Measuring the economic impact of climate change on major South African field crops: a Ricardian approach

Centre for Environmental Economics and Policy in Africa (CEEPA), Department of Agricultural Economics, University of Pretoria, South Africa
Global and Planetary Change (Impact Factor: 3.16). 01/2005; DOI: 10.1016/j.gloplacha.2004.10.009

ABSTRACT This study employed a Ricardian model to measure the impact of climate change on South Africa's field crops and analysed potential future impacts of further changes in the climate. A regression of farm net revenue on climate, soil and other socio-economic variables was conducted to capture farmer-adapted responses to climate variations. The analysis was based on agricultural data for seven field crops (maize, wheat, sorghum, sugarcane, groundnut, sunflower and soybean), climate and edaphic data across 300 districts in South Africa. Results indicate that production of field crops was sensitive to marginal changes in temperature as compared to changes in precipitation. Temperature rise positively affects net revenue whereas the effect of reduction in rainfall is negative. The study also highlights the importance of season and location in dealing with climate change showing that the spatial distribution of climate change impact and consequently needed adaptations will not be uniform across the different agro-ecological regions of South Africa. Results of simulations of climate change scenarios indicate many impacts that would induce (or require) very distinct shifts in farming practices and patterns in different regions. Those include major shifts in crop calendars and growing seasons, switching between crops to the possibility of complete disappearance of some field crops from some region.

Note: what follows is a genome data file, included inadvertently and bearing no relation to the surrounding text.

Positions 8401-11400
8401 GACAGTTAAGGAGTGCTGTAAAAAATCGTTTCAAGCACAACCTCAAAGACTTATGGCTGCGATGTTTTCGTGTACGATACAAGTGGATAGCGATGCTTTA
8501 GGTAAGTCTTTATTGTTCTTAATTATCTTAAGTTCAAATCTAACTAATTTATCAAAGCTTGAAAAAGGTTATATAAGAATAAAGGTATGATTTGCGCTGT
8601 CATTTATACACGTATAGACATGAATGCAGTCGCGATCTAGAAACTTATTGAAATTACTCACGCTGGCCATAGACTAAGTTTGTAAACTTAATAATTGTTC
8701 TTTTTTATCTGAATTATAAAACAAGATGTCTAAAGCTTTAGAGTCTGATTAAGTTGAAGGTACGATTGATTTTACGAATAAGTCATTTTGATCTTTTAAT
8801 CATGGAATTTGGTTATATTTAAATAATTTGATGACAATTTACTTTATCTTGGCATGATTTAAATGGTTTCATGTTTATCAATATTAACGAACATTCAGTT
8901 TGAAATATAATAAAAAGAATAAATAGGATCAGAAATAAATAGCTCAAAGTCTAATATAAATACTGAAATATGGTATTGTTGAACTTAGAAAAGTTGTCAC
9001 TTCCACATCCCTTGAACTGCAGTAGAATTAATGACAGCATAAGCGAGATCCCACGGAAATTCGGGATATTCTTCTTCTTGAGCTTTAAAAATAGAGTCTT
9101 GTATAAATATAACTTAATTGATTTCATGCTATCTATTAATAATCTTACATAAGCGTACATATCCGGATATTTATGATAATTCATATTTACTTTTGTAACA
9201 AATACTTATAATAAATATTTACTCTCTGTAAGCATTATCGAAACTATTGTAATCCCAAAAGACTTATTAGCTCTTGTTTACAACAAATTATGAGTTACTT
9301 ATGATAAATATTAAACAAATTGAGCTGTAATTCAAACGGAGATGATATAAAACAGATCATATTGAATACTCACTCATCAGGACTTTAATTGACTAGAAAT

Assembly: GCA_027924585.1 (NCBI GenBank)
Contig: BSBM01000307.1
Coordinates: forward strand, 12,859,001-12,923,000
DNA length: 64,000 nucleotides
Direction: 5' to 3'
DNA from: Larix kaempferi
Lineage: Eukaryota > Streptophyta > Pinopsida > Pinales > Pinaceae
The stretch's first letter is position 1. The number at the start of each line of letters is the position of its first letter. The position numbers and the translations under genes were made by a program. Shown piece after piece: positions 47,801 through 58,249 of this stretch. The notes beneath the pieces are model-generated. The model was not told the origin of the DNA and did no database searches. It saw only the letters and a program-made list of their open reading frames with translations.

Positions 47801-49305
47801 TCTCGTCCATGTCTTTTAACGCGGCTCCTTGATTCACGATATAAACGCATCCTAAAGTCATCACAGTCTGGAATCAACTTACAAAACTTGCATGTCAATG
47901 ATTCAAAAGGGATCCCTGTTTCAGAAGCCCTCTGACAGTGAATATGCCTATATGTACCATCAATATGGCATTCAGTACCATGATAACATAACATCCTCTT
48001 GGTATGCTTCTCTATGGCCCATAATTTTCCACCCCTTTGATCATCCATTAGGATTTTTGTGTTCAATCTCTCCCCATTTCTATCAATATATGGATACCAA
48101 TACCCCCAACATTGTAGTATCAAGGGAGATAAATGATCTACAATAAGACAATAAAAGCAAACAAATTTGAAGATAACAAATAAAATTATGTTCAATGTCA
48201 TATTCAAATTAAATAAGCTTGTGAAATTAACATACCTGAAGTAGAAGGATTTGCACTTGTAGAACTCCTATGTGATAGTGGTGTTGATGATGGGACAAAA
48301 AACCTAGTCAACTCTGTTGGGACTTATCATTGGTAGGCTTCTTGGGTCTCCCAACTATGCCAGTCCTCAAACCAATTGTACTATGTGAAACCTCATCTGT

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    ABSTRACT: Concern over future food security in southern Africa has led to various studies that assess the impact of climate change on crops in the region. The results vary according to applied methods and tools. This study reviewed and consolidated results from 19 recent studies which quantitatively project the impact of climate change on crops for the 21st century in southern Africa. Results were assessed according to crop modelling techniques, which included process-based, statistical and economic (Ricardian) modelling. Studies were assessed for their reporting and recommendations concerning adaptation and CO2 fertilisation. Results suggest that the aggregate impact of climate change on crops in southern Africa will be negative. Maize yields are projected to decline on average by 18%. The collective impact of climate change on all crop yields shows a median decline of − 11% and − 14% respectively under process-based and statistical methodologies. Median impacts show declining crop yields through the 21st century. No significant change in the near future, − 18% for the mid century and − 30% for late century. GCM driven Ricardian projections are highly variable. However, uniform climate scenarios project a median revenue decline. Notwithstanding the challenges of such a review; lack of data, bias towards reported methods and tools, uncertainty, scale etc., results indicate that climate change may impact southern African crops in important ways thereby making adaptation essential. Adaptation and CO2 fertilisation could potentially moderate the negative impacts of climate change. This implies a need for studies into future adaptation that consider CO2 fertilisation.
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    Journal of Applied Meteorology and Climatology 01/2013; 52(1):114-129. · 2.02 Impact Factor

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